(1957) for construction of new chemical plant and maintenance shut-down  Deterministic task times  Activity-on-node network construction  Repetitive nature of jobs Project Evaluation and Review Technique (PERT)  U S Navy (1958) for the POLARIS missile program  Multiple task time estimates (probabilistic nature) 1/12/13 .History of CPM/PERT Critical Path Method (CPM)  E I Du Pont de Nemours & Co.

– • Activity A task or a certain amount of work required in the project – Requires time to complete – Represented by an arrow •Dummy Activity – Indicates only precedence relationships – Does not require any time of effort 1/12/13 . Nodes  A node is represented by a circle . a time consuming effort that is required to perform a part of the work.Project Network Network analysis is the general name given to certain specific techniques which can be used for the planning. a point in time where one or more activities start and/or finish. management and control of projects  • Use of nodes and arrows Arrows  An arrow leads from tail to head directionally  Indicate ACTIVITY.Indicate EVENT.

and arrows show precedence relationships wActivity-on-arrow (AOA) arrows represent activities and nodes are events for points in time w 1/12/13 .Project Network  Event Signals the beginning or ending of an activity Designates a point in time Represented by a circle (node)  Network Shows the sequential relationships among activities using nodes and arrows Activity-on-node (AON) nodes represent activities.

AOA Project Network for House Lay foundation 3 2 1 Order and receive materials 0 Dummy Build house 3 1 1 Finish work 1 1 3 Design house and obtain financing 2 4 Select paint 6 Select carpet 7 5 AON Project Network for House Lay foundations Build house 2 2 Start 1 3 3 1 5 1 4 3 Finish work 7 1 6 1 Select carpet Design house and obtain financing Order and & Dushyant Vikas Saxenareceive 1/12/13 Select paint materials Tyagi .

A A B Situations in network diagram B A must finish before either B or C can start C C both A and B must finish before C can start A B A B Dummy C D C D both A and C must finish before either of B or D can start A must finish before B can start both A and C must finish before D can start 1/12/13 .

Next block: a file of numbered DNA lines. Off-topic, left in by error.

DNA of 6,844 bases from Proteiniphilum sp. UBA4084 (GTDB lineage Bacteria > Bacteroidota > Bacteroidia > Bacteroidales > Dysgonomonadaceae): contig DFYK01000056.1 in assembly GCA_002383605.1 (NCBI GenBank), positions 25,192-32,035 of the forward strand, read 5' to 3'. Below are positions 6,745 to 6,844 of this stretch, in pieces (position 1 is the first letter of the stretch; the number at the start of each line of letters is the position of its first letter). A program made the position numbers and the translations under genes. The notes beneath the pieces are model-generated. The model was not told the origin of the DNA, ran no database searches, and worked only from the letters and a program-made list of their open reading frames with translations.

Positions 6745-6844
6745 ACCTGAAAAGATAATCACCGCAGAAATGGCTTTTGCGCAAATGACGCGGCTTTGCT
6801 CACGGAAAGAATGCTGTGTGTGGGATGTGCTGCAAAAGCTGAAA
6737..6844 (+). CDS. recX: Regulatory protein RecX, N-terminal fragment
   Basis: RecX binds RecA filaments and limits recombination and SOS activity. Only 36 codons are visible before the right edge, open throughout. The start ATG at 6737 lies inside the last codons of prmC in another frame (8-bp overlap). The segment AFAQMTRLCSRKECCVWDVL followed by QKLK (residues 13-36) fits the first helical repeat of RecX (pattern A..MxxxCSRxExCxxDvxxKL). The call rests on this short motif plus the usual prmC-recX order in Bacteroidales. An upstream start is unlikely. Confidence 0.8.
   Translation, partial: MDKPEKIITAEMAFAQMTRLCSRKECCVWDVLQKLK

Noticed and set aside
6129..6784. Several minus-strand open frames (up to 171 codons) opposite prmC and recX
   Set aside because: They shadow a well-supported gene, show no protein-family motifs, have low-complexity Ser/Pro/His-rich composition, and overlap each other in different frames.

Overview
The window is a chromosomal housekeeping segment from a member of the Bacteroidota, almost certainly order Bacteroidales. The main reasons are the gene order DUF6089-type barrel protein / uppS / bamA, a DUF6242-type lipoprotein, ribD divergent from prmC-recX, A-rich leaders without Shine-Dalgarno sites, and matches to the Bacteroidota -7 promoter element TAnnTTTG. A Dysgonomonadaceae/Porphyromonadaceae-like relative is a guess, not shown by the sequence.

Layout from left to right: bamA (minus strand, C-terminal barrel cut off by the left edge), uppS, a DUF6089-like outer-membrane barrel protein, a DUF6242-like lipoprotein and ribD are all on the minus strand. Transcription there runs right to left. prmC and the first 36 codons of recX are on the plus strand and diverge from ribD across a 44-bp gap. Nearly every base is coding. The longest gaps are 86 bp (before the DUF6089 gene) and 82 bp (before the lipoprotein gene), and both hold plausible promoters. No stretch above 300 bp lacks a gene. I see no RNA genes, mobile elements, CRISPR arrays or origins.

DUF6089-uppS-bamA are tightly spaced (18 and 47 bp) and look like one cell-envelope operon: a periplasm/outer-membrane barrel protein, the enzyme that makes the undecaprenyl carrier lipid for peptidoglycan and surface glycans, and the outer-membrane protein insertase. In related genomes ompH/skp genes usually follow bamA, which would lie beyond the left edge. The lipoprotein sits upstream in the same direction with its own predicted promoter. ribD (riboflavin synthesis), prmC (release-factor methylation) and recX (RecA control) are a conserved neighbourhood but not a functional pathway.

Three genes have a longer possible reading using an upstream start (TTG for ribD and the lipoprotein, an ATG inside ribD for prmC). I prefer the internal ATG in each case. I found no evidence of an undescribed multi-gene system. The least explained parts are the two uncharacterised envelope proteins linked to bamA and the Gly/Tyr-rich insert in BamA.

Concurrent Activities Lay foundation Lay foundatio n 3 Dummy 2 1 Order material 0 2 3 Order material 2 4 (a) Incorrect precedence relationship (b) Correct precedence relationship 1/12/13 .

determines the project duration Critical Activities  All of the activities that make up the critical path 1/12/13 .CPM calculation Path  A connected sequence of activities leading from the starting event to the ending event Critical Path  The longest path (time).

Forward Pass  Earliest Start Time (ES) earliest time an activity can start ES = maximum EF of immediate predecessors  Earliest finish time (EF) earliest time an activity can finish earliest start time plus activity time EF= ES + t Backward Pass w Latest Start Time (LS) Latest time an activity can start without delaying critical path time LS= LF .t w Latest finish time (LF) latest time an activity can be completed without delaying critical path time 1/12/13 LS = minimum LS of immediate predecessors .

.e.e..EF Float is the maximum amount of time that this activity can be delay in its completion before it becomes a critical activity.CPM analysis  Draw the CPM network  Analyze the paths through the network  Determine the float for each activity Compute the activity’s float float = LS . delays completion of the project  Find the critical path is that the sequence of activities and events where there is no “slack” i.ES = LF . i. Zero slack Longest path through a network  Find the project duration is minimum project 1/12/13 completion time .

13 j.CPM Example:  CPM Network a. 12 e. 17 i. 15 g. 9 1/12/13 . 6 h. 8 c. 5 f. 6 b. 9 d.

12 e. 9 1/12/13 .CPM Example ES and EF Times f. 6 0 6 b. 13 j. 15 g. 6 h. 9 a. 5 0 5 d. 8 0 8 c. 17 i.

CPM Example ES and EF Times f. 5 0 5 6 j. 13 8 2 e. 9 a. 15 6 g. 6 0 6 b. 2 17 1 2 3 d. 8 0 8 c. 12 1/12/13 . 6 h. 1 9 5 1 4 i.

1 9 5 1 4 i. 6 2 2 3 j. 13 8 2 e. 2 17 1 2 3 d.CPM Example ES and EF Times f. 8 0 8 c. 5 0 5 h. 6 0 6 b. 9 2 3 1 0 . 9 12 2 3 1 3 Project’s EF = 33 1/12/13 a. 15 6 6 g.